The ‘Headless Man’ in the salacious pictures of the duchess disclosed in the divorce case has never been definitively identified. Society ached to know his identity, and the duke was even required to pose naked to prove the torso wasn’t his.

Margaret (pictured) carried the secret of the ‘headless man’ identity to her grave

The suspects included Hollywood actor Douglas Fairbanks Jr and German diplomat Sigismund von Braun, but chief among them was Duncan Sandys, the Minister of Defence and Winston Churchill’s son-in-law. 

A Channel 4 documentary in 2000 claimed that the ‘Headless Man’ was in fact two different men – Sandys and Fairbanks Jr – but it seems this may be one secret Margaret carried with her to her grave.

As such, Margaret developed a stammer for which she was treated unsuccessfully by Lionel Logue, King George VI’s speech therapist.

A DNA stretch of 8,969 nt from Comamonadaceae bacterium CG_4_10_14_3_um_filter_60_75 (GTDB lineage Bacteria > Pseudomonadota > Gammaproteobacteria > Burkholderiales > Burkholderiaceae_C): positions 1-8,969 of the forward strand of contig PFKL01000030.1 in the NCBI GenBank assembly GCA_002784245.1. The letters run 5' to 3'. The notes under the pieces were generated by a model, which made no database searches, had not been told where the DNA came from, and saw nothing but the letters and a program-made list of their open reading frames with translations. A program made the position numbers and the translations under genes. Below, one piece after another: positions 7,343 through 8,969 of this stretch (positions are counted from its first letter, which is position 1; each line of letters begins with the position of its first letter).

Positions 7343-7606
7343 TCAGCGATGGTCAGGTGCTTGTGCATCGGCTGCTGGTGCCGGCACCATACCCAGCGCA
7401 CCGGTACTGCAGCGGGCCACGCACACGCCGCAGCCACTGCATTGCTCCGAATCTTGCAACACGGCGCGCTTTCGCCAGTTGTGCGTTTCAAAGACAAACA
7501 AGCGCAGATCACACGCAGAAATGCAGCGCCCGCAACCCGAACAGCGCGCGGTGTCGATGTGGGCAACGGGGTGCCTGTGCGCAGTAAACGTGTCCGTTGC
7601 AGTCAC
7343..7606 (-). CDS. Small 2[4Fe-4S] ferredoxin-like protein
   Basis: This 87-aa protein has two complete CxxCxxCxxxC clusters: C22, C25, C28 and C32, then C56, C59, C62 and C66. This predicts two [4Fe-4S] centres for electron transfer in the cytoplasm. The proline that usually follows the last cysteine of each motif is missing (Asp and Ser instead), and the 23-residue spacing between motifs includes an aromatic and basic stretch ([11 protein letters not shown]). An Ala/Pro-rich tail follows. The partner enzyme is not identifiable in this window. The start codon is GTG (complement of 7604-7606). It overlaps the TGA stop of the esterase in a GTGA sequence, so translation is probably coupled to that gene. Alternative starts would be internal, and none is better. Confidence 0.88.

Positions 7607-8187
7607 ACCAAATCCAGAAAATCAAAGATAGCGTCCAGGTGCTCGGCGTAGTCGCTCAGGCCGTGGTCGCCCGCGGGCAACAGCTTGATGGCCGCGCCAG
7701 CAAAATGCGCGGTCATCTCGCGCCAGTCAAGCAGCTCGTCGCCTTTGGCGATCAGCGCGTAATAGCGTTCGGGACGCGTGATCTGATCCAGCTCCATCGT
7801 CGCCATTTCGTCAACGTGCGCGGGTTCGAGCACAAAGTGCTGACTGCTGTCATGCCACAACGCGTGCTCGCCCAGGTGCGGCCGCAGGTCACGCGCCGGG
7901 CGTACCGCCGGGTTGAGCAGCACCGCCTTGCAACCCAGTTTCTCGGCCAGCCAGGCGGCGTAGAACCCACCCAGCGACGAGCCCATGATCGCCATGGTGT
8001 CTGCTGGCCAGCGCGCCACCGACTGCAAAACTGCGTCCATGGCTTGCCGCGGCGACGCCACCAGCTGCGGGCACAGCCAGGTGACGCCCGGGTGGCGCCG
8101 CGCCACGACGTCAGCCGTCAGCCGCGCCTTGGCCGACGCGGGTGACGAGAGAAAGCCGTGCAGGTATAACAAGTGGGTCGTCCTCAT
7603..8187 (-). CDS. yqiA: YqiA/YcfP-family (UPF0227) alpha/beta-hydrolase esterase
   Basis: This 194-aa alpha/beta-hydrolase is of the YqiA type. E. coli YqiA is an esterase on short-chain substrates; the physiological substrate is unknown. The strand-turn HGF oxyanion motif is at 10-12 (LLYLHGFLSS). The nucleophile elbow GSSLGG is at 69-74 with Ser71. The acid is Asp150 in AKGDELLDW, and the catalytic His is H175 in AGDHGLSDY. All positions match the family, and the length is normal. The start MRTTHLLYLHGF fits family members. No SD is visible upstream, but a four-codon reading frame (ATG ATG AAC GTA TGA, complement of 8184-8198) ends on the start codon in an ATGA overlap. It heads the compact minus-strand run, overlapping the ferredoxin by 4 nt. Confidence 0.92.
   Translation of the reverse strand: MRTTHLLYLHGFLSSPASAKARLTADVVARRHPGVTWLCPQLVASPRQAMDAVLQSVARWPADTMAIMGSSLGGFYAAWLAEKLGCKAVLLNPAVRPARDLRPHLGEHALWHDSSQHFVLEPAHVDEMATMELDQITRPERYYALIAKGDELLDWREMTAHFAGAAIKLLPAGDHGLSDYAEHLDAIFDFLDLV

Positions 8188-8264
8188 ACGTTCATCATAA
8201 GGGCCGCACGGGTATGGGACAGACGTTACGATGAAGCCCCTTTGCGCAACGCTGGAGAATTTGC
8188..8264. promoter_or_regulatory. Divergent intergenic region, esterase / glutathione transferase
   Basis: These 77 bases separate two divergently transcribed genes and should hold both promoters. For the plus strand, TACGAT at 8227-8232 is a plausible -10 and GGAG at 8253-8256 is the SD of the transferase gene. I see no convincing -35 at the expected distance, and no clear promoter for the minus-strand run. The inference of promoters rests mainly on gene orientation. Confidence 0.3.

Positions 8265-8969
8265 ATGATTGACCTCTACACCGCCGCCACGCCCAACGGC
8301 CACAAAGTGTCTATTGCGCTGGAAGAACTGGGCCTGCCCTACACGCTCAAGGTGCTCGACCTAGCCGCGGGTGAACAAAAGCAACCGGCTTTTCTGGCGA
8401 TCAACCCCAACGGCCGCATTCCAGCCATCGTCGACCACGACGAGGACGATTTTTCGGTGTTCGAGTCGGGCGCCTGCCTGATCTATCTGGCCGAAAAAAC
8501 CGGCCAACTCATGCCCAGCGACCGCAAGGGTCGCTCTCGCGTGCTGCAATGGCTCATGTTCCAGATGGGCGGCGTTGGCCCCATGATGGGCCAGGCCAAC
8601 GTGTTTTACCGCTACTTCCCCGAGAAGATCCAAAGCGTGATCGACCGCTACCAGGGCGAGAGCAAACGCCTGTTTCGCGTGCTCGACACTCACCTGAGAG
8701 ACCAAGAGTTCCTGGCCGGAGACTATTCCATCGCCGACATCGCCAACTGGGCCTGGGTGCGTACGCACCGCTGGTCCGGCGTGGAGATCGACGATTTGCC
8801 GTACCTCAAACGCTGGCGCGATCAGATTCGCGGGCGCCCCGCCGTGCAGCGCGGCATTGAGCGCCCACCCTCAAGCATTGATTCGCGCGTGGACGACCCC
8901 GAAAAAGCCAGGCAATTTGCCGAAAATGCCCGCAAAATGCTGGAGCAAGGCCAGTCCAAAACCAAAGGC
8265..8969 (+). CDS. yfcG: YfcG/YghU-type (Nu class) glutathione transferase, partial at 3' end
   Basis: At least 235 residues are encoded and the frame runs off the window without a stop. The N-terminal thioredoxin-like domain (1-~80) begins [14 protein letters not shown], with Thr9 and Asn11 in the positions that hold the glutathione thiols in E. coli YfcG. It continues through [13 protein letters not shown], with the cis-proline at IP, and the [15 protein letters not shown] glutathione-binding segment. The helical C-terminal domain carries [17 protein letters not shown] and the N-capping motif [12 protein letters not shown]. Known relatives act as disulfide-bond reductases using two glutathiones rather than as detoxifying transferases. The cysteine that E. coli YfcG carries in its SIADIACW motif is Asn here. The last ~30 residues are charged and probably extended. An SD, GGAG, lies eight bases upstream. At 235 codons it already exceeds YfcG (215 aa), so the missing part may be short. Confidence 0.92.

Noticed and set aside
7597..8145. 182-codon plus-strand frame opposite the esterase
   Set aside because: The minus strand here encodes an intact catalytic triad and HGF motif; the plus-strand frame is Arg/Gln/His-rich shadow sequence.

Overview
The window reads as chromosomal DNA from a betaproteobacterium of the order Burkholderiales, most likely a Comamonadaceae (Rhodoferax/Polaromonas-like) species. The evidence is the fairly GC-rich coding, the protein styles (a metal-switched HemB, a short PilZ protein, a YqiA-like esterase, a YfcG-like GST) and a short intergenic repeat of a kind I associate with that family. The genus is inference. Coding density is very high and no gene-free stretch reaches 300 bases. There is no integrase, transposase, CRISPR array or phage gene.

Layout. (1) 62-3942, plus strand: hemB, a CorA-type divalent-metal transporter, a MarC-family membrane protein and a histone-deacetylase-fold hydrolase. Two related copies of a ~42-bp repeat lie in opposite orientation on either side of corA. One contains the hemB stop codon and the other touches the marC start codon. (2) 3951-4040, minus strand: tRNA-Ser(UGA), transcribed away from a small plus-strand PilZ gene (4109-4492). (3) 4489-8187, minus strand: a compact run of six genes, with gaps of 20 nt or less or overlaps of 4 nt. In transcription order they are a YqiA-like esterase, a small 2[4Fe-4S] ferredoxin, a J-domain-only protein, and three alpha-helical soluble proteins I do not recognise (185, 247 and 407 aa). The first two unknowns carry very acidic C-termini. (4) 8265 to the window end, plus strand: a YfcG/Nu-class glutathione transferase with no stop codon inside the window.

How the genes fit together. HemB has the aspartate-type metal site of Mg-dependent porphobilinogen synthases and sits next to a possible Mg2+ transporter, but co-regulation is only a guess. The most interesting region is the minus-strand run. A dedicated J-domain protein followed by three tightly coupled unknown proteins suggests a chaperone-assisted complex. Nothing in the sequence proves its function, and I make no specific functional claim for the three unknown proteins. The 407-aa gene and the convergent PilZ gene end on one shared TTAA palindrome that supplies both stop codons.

She was just 15 when the future movie star David Niven, two years her senior, got her pregnant while holidaying on the Isle of Wight, after which her father sent her to a London nursing home for a secret termination.

As a young woman, her beauty was renowned in society and she was courted by princes and millionaires, welcoming playwright Noel Coward, actor Cary Grant and oil tycoon J Paul Getty, among others, to her Mayfair home. She went on to have four failed engagements before a failed marriage to Charles Sweeny, an Irish-American stockbroker.

Their wedding day in 1933 was a glamorous affair, stopping traffic for three hours as 2,000 guests attended the Brompton Oratory in west London while another 2,000 onlookers gathered to see the stunning 28ft train to her Norman Hartnell wedding gown.